The perils of being a Democratic President

Following the Snowden leaks, the NSA data-hoarding and the surrounding controversy, Obama gave a speech last Friday to discuss the role of the NSA. The speech was hotly anticipated and there was not a huge amount of consensus as to what he would say.

Somewhat surprisingly, he did tell the NSA they had to stop holding vast quantities of data as it was an over-reach of their powers.

The examples here are wonderful. But lets start with the perils – being a Democrat and dealing with a perception of foreign/terrorist threats. Democrats in this situation encounter what is coined in some circles as the ‘mommy problem’; this is the idea that Democrats are elected when people want social welfare whereas when people want protecting they elect Republicans. Therefore Democrats who find themselves in Obama’s situation find themselves often unable to move away from confrontation for fear of their Democratic label being given as the reason. Mark Mardell adeptly explains about this case that, “as so often, [President Obama’s] liberal instincts may be at war with his perceived duty as commander in chief – and he may be doomed to disappoint many on both sides of the debate”.

This is supported in Oliver Stone’s, ‘The Untold History of the United States’, where a meeting is described between Leon panetta (head of the CIA at the time) and Obama regarding putting more troops into Afghanistan. The following excerpt is an astounding demonstration of the limitations of power of the president when it comes to foreign policy, an area in which he is traditionally perceived as strongest:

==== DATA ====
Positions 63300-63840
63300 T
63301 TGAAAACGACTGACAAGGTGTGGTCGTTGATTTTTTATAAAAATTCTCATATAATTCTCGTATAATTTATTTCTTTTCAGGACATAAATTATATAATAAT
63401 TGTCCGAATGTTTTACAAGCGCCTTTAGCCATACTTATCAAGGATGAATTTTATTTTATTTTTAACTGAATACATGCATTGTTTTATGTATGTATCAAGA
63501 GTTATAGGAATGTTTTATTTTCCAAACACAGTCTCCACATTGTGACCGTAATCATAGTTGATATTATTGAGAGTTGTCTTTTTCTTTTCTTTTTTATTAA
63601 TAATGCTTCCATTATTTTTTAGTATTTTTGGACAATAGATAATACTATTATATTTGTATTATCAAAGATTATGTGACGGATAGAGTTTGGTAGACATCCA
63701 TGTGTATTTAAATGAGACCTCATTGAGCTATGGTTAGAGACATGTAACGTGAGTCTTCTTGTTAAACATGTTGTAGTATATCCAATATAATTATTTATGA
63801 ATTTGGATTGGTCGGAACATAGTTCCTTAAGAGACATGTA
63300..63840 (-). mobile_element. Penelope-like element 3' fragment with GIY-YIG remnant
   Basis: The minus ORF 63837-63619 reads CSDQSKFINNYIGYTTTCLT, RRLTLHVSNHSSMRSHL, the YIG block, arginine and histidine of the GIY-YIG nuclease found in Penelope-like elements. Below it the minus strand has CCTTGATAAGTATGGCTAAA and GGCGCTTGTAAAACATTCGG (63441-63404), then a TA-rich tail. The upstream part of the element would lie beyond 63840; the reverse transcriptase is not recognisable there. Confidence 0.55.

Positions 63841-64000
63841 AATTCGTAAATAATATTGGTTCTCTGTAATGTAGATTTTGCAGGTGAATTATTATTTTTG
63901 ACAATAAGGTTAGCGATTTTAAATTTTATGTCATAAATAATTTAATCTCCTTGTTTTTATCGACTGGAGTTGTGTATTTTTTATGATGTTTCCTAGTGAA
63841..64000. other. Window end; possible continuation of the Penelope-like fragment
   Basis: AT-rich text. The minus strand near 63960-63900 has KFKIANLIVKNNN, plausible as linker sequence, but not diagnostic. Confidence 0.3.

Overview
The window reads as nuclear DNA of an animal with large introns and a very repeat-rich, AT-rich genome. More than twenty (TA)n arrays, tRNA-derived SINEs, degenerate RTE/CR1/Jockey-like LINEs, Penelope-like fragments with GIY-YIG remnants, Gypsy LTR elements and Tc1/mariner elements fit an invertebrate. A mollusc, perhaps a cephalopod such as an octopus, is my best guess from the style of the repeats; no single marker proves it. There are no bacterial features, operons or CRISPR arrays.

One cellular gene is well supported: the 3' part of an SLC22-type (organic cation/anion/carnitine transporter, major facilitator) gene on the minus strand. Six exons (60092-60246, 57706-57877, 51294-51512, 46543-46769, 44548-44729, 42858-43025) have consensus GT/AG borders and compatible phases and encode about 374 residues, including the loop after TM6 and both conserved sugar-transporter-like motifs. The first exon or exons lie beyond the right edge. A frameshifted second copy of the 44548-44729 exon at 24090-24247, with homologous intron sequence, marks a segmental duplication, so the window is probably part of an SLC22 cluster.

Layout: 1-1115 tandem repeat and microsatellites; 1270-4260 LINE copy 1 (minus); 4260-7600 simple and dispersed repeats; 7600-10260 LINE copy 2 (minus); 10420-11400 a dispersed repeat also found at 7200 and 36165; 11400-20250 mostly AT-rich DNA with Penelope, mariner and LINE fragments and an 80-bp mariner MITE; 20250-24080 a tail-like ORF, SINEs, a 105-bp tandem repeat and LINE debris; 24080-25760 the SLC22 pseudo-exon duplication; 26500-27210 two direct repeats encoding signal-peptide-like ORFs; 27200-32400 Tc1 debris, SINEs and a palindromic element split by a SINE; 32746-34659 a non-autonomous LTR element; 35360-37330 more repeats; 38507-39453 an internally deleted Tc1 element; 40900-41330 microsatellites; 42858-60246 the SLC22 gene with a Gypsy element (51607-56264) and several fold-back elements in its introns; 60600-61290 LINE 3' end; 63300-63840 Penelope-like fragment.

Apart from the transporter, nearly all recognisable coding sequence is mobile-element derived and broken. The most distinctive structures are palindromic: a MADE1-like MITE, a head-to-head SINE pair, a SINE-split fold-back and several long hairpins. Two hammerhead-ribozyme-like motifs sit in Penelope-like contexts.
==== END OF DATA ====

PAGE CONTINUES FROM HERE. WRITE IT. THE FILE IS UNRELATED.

Obama met with close National Security Councils advisors over Thanksgiving weekend to weigh his options. “I don’t see how you can defy your military chain here,” Army Colonel John Tien warned him, implying that his entire military high command…might resign in protest. Donilon and CIA director Leon Panetta had been expressing similar views. “No Democratic president can go against military advice, especially if he asked for it,” PAnetta admonished. “So just do it,” he recommended. “Do what they say.”

This fascinating insight (and I thoroughly recommend the whole book!) demonstrates that perhaps a president’s control is not as black and white as many students have a tendency to imply.

Equally, this can be used to demonstrate an attempt to control the Federal Bureaucracy, a terrifyingly powerful body for many Americans that can be perceived to go largely unchecked, thus resulting in this kind of scandal. However, having studied this branch, you should be sceptical about the extent to which Obama will succeed in this control.

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